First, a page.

Marston’s records £105.5m loss

By Stuart Stone contact

- Last updated on GMT

'Clear vision': 'Despite the challenges of the last year, the actions we have taken have ensured that Marston’s has emerged a stronger and more focused business with a substantially strengthened balance sheet', according to Marston's Ralph Findlay
'Clear vision': 'Despite the challenges of the last year, the actions we have taken have ensured that Marston’s has emerged a stronger and more focused business with a substantially strengthened balance sheet', according to Marston's Ralph Findlay

Related tags: Marston's pub company, Finance, Coronavirus, Pubco + head office

While pub operator Marston’s has revealed a £105.5m pre-tax loss in the 26 weeks to 3 April, the firm cites post-lockdown sales hitting 80% of pre-pandemic levels as cause for optimism.

According to its most recent interim results statement for the 26 weeks to 3 April, the Wolverhampton-based operator of 1,500 pubs revealed a total pre-tax loss of £105.5m – versus £31.1m recorded during the equivalent period in the previous financial year. 

On top of this, Marston’s revealed that its total revenue fell from £343.3m during the first half of the previous financial year, to £55.1m during the most recent half-year.

However, the firm posted a net profit of £199.3m – compared to a £28m loss made during the equivalent period during the previous financial year – due to £291m made from the its disposal of brewing business into the Carlsberg Marston’s Brewing Company​ joint venture. 

Marston’s also revealed that it had drawn down £164m of a £280m bank facility, which is in place until 2024, providing headroom of £116m.

Previously, the firm revealed that it made a total loss of £397.1m​ during the year to 3 October 2020 following the closure of its near 1,400 strong pub estate for 15 weeks.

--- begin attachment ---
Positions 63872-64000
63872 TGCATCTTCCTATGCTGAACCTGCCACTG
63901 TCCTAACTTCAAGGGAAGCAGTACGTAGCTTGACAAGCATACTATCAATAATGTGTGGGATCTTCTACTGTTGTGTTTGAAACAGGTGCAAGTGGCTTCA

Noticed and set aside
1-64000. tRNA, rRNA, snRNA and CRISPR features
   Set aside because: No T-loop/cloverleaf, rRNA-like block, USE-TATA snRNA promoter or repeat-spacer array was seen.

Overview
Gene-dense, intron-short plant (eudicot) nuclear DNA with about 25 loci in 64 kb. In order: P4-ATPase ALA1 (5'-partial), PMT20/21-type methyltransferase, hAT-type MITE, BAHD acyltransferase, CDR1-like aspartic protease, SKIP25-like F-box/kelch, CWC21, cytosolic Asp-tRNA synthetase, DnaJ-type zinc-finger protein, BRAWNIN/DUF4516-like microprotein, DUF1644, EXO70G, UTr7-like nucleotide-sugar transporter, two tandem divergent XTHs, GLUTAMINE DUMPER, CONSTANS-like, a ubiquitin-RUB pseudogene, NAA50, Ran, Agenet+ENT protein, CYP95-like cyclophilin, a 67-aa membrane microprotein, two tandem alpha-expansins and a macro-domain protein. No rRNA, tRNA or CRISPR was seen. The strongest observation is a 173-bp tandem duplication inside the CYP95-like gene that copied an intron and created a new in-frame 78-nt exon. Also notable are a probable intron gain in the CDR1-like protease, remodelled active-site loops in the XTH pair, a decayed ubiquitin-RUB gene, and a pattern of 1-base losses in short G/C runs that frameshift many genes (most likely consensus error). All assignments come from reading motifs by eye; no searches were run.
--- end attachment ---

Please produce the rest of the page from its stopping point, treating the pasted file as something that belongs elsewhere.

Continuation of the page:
‘Encouraging’ trading 

Commenting on his last set of results as chief executive – with Andrew Andrea​ poised to take the reins from 3 October 2021 – Ralph Findlay expressed his confidence that the business is in an “excellent position” to return to growth.

“Despite the challenges of the last year, the actions we have taken have ensured that Marston’s has emerged a stronger and more focused business with a substantially strengthened balance sheet, a 40% stake in Carlsberg Marston’s Brewing Company and a clear vision for the future,” he explained. 

What’s more, off the back of like-for-like sales hitting 80% of pre-Covid levels across an estate of close to 1,000 pubs reopened throughout April, Findlay saw cause for optimism for the weeks and months ahead. 

“Whilst still early days, trading has been encouraging since we were permitted to open our doors for outdoor trading last month and it has been fantastic to have our teams back in the business, doing what they do best, and welcoming customers back into our pubs,” he explained. 

“Our recent strategic investment in additional outdoor trading areas ahead of reopening has enabled us to capitalise on the clear pent- up consumer demand for the pub. We look forward to all trading restrictions being removed next month which signals a return to some semblance of normality.” 

As previously reported by The Morning Advertiser (MA)​, Marston’s recently knocked back a proposed takeover attempt from American-based private equity firm Platinum Equity Investors​.  

Additionally, in December Marston’s announced that it would be operating SA Brain’s portfolio of 156 pubs in Wales​on a combination of leased and management contract arrangements, safeguarding 1,300 jobs.

Related topics: Marston's

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